Tuesday, July 24, 2018

The Phenomenology of Commerce: "That's My Robe!"

photo: Elcobbola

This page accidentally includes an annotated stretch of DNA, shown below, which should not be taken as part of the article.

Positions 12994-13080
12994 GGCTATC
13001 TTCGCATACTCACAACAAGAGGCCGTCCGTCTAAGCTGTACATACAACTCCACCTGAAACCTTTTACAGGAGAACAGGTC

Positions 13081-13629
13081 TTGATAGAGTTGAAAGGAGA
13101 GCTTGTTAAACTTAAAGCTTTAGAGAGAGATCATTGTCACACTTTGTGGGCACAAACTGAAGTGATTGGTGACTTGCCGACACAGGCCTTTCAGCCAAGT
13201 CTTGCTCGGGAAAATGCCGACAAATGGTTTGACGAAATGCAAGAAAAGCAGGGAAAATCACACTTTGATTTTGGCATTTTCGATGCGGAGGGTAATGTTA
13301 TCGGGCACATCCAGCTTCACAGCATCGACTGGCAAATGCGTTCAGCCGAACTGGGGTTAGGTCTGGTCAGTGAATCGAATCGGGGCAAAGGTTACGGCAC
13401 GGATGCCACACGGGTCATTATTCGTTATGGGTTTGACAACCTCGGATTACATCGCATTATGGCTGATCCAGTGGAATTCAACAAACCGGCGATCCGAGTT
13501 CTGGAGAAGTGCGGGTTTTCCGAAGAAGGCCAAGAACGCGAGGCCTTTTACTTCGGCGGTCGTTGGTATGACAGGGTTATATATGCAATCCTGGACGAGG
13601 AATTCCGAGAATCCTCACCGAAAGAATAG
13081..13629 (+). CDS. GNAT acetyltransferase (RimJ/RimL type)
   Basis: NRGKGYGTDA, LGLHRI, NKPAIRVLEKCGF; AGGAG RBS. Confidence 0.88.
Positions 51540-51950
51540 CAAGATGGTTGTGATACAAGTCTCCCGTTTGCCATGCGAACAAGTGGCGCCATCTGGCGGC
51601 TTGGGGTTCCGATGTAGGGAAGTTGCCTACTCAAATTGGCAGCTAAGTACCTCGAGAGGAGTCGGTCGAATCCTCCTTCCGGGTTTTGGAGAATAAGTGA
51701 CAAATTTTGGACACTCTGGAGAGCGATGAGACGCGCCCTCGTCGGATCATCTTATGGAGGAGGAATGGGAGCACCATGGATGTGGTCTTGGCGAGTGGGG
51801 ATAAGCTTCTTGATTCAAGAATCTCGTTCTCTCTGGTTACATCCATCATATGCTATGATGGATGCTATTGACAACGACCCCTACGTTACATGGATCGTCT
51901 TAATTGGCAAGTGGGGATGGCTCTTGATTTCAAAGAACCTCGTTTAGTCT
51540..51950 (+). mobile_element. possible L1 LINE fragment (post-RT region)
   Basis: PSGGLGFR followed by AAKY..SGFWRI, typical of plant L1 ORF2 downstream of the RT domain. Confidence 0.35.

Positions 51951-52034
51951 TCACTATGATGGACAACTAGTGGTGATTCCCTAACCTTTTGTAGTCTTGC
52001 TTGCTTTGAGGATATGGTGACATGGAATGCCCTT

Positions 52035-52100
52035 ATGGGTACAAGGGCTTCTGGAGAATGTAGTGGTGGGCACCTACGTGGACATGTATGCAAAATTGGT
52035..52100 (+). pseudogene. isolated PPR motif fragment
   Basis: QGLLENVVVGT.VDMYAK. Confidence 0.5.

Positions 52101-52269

You may have seen the commercial in which the couple who uses Liberty Mutual saves all the money. However, there are two iterations. In one, the brother-in-law appears with a bowl of popcorn in hand and the lady of the house who has just declared that "if we had Liberty we could afford a real babysitter" says to the him, “that’s my robe.” In the second, the brother-in-law exits to the right of the screen and she then makes her catty comment about the robe. If you watch CNN where this commercial frequently plays, you'll note that one version has not superseded the other. They still air in tandem and one wonders if someone is playing games with your head. In the first version the brother-in-law has already heard his sister-in-law bad mouthing him. The accusation about the robe is just icing on the cake. The second is more reserved, the brother-in-law hears himself being badmouthed and is spared the comment about the robe. Could guilt be playing a role in this last scenario? The generosity of her brother-in-law has already been thrown out the window. Why add insult to injury? But in the earlier iteration she experiences no such qualms, totally dismissing the brother-in-law’s value and hitting him squarely between the eyes with the notion that she doesn’t like him making himself at home. And what about the kids? How are they? That's the first thing parents ask any babysitter? What's up with this omission?

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